Mozilla Case Could Have Ramifications for VoIP Pre-emption
A fight over states seeking to regulate interconnected VoIP could return to the Supreme Court if it reviews the 2017 FCC net neutrality repeal, some experts told us. The court last month denied certiori to the Minnesota Public Utilities Commission, which appealed an 8th U.S. Circuit Court of Appeals' decision that VoIP is an information service exempt from state regulation (see 1910210059). Justices Clarence Thomas and Neil Gorsuch’s concurrence said their court should address in an “appropriate” case an underlying question about if federal nonregulation can pre-empt state regulation. That's seen opening a new path of attack for states.
“Giving pre-emptive effect to a federal agency policy of nonregulation … expands the power of both the Executive and the Judiciary,” wrote Thomas and Gorsuch. “It authorizes the Executive to make ‘Law’ by declining to act, and it authorizes the courts to conduct ‘a freewheeling judicial inquiry’ into the facts of federal nonregulation.”
The net neutrality case presents the question posed by Thomas and Gorsuch, said Indiana University Media School's Barbara Cherry, in the FCC Office of Strategic Planning 2002-06. In that case, the U.S. Court of Appeals for the D.C. Circuit said the FCC decision not to regulate doesn’t necessarily stop states, the law professor said. “That’s the actual issue that Thomas is flagging,” and could be a reason the high court would take up Mozilla, she said.
Thomas and Gorsuch “can be read as an invitation to file cert on the preemption question,” emailed NARUC General Counsel Brad Ramsay. The concurring statement says nothing about VoIP classification but shows “this isn’t the final word on preemption of state oversight over services that are classified as information services,” he said. It “goes to the heart of the FCC’s argument that it can preempt -- via conflict preemption -- State net neutrality laws.”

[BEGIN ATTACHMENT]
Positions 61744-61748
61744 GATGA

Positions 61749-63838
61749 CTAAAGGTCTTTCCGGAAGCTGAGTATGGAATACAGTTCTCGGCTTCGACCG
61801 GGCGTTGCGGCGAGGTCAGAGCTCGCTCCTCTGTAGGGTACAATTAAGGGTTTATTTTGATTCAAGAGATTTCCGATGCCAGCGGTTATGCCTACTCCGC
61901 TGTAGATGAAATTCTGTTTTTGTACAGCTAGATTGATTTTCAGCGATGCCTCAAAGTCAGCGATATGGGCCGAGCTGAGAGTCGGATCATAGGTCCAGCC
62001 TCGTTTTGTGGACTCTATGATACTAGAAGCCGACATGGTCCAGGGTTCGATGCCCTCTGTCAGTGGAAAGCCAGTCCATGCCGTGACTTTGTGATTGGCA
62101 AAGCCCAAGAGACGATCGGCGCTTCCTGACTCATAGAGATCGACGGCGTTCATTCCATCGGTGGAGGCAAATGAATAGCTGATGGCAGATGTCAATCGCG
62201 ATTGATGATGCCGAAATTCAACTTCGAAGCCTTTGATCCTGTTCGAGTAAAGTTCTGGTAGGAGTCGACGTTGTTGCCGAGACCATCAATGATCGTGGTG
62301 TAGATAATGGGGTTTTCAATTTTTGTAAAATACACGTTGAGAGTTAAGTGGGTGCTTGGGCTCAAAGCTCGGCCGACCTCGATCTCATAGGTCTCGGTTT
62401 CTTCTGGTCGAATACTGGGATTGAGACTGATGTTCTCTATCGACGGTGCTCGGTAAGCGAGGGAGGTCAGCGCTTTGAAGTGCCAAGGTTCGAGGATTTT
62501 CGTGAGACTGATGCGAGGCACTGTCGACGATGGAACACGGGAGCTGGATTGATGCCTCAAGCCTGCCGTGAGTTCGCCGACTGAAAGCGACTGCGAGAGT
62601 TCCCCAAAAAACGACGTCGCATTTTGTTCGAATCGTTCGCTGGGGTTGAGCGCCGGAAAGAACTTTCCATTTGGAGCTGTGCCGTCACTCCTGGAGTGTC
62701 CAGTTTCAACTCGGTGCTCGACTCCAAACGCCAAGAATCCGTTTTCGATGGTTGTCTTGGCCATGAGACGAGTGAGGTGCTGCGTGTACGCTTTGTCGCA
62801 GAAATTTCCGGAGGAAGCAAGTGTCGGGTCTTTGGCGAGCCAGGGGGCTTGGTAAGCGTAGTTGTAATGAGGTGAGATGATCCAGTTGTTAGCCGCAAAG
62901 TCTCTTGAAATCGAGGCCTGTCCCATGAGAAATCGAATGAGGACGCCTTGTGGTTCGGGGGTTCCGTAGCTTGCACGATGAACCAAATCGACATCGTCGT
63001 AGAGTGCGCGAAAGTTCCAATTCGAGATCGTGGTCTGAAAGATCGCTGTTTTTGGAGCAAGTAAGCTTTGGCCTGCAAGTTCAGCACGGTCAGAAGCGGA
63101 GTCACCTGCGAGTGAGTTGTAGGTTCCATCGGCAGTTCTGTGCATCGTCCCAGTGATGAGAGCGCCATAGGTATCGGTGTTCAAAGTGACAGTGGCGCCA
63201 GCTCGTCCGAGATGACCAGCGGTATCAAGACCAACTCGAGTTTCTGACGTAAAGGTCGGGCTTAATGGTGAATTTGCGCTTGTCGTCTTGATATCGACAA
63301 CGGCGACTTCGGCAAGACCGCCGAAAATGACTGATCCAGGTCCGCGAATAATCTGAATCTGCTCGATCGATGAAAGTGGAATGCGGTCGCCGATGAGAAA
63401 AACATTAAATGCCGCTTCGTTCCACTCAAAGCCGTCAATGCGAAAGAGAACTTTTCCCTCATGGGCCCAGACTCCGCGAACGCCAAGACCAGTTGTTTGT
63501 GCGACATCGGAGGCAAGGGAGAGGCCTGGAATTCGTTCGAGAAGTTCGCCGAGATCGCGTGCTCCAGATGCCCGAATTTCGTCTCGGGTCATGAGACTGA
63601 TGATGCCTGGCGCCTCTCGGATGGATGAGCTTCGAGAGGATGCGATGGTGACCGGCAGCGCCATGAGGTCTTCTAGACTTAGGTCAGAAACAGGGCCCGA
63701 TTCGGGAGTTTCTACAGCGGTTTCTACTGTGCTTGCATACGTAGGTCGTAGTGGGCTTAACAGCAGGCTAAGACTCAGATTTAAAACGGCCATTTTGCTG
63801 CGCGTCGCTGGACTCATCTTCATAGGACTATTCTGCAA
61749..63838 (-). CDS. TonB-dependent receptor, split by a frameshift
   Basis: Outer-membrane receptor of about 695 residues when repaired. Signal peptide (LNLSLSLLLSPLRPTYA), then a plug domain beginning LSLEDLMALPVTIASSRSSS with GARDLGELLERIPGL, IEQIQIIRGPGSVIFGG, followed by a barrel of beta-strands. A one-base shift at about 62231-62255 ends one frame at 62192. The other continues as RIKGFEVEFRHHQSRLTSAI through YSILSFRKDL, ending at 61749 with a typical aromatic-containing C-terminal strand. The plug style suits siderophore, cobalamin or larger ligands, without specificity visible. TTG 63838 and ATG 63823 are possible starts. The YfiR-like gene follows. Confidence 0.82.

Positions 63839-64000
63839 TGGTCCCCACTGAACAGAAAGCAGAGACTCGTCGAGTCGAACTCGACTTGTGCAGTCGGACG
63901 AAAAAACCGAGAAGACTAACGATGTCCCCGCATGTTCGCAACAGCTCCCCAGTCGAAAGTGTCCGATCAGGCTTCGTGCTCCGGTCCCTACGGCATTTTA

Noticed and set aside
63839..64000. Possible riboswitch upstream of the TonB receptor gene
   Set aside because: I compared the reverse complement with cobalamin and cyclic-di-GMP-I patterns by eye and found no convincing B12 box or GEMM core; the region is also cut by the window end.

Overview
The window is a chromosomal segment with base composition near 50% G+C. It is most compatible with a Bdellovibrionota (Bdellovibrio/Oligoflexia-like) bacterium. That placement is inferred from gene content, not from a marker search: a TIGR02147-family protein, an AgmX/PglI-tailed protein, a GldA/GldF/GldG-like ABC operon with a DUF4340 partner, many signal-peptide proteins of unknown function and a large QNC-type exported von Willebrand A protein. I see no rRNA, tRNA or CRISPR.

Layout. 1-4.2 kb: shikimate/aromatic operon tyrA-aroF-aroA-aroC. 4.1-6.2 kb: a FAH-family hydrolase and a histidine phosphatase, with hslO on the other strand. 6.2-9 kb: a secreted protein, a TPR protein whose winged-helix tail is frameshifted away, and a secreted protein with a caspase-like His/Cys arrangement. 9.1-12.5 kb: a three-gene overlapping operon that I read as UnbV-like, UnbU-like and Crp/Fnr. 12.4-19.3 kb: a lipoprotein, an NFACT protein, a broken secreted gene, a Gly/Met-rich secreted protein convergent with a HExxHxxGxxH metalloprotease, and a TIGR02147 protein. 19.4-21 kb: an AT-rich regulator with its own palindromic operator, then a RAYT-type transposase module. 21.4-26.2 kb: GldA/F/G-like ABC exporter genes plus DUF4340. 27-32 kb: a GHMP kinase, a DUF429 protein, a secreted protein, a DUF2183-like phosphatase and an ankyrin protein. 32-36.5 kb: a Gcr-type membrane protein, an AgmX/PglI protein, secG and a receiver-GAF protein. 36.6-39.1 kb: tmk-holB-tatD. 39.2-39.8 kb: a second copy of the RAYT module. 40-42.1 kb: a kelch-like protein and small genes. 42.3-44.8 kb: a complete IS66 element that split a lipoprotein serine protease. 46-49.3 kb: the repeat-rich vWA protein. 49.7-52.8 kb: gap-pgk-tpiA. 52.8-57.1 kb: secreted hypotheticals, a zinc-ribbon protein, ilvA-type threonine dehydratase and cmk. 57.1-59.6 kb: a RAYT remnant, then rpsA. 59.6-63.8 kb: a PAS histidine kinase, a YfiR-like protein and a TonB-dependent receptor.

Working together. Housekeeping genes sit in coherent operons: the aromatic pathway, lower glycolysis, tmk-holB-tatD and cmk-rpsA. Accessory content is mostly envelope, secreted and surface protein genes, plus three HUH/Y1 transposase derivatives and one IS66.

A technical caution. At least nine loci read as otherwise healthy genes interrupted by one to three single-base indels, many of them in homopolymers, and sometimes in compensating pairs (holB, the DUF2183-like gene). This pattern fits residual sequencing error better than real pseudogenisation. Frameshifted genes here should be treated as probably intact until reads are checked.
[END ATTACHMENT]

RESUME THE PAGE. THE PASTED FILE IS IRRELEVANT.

“The underlying legal issue is much greater than just whether or not the states have the authority to regulate VoIP,” said telecom attorney Martha Buyer: Can states can step in on any issue where the federal has opted out? “This is such an important constitutional issue that it could come up almost anywhere where federal regulation exists,” she said. “The splitting of these legal hairs could have significant ramifications for technology down the road.”
Thomas and Gorsuch raised “an interesting question” that might “inspire the FCC to rule that VoIP is an information service, which would finally put an end to whatever ambiguity may still exist,” emailed Voice on the Net Coalition Executive Director Glenn Richards. Denying cert to Minnesota pleased VoIP providers intervening in the case, he said. Most legislatures ban state regulation of VoIP, and Richards “would like to think that those states that have not passed such laws will now think twice before attempting to impose additional regulatory obligations on VoIP providers, [but] I am not ready to predict that this is the end of the fight.”
Some doubt the FCC is more motivated now to classify interconnected VoIP. The agency probably “will continue to duck” VoIP classification until Mozilla is resolved, said Cherry. Buyer is “not sure how well it would play” if the FCC says states can’t protect customers of interconnected VoIP: “That doesn’t mean that its majority won’t act while it can, but its actions stand to survive if it chooses to act judiciously rather than politically.” The FCC didn’t comment Friday.
Vermont and California could be future battlegrounds for the VoIP debate, said Ramsay. Vermont sees facilities-based VoIP as subject to state oversight, while a California law restricting Public Utilities Commission oversight of VoIP providers sunsets at the end of this year (see 1909230048), he said. A Comcast motion to reconsider the Vermont Public Utility Commission ruling that VoIP is a telecom service remains pending before the commission, said PUC General Counsel Kyle Landis-Marinello.